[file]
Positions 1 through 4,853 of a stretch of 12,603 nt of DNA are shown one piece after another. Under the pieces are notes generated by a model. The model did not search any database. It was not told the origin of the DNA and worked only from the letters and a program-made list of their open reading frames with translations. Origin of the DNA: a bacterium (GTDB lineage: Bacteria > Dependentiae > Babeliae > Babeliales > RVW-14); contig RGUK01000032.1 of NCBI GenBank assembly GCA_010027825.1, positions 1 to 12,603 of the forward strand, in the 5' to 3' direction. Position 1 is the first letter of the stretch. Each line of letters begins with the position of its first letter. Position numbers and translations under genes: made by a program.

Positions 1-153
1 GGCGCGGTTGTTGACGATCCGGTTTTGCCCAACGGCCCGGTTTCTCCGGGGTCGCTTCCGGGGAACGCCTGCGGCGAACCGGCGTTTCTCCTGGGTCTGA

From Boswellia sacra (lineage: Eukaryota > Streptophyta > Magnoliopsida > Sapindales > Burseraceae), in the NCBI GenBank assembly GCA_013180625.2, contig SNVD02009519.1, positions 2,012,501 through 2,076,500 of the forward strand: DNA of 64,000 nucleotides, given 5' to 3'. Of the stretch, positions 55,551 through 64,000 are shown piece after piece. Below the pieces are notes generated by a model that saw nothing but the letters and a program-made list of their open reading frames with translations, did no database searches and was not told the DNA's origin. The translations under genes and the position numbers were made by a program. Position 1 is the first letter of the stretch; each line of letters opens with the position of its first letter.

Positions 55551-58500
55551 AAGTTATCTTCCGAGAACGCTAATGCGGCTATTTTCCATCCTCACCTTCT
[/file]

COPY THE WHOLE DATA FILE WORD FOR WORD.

Positions 1 through 4,853 of a stretch of 12,603 nt of DNA are shown one piece after another. Under the pieces are notes generated by a model. The model did not search any database. It was not told the origin of the DNA and worked only from the letters and a program-made list of their open reading frames with translations. Origin of the DNA: a bacterium (GTDB lineage: Bacteria > Dependentiae > Babeliae > Babeliales > RVW-14); contig RGUK01000032.1 of NCBI GenBank assembly GCA_010027825.1, positions 1 to 12,603 of the forward strand, in the 5' to 3' direction. Position 1 is the first letter of the stretch. Each line of letters begins with the position of its first letter. Position numbers and translations under genes: made by a program.

Positions 1-153
1 GGCGCGGTTGTTGACGATCCGGTTTTGCCCAACGGCCCGGTTTCTCCGGGGTCGCTTCCGGGGAACGCCTGCGGCGAACCGGCGTTTCTCCTGGGTCTGA

From Boswellia sacra (lineage: Eukaryota > Streptophyta > Magnoliopsida > Sapindales > Burseraceae), in the NCBI GenBank assembly GCA_013180625.2, contig SNVD02009519.1, positions 2,012,501 through 2,076,500 of the forward strand: DNA of 64,000 nucleotides, given 5' to 3'. Of the stretch, positions 55,551 through 64,000 are shown piece after piece. Below the pieces are notes generated by a model that saw nothing but the letters and a program-made list of their open reading frames with translations, did no database searches and was not told the DNA's origin. The translations under genes and the position numbers were made by a program. Position 1 is the first letter of the stretch; each line of letters opens with the position of its first letter.

Positions 55551-58500
55551 AAGTTATCTTCCGAGAACGCTAATGCGGCTATTTTCCATCCTCACCTTCT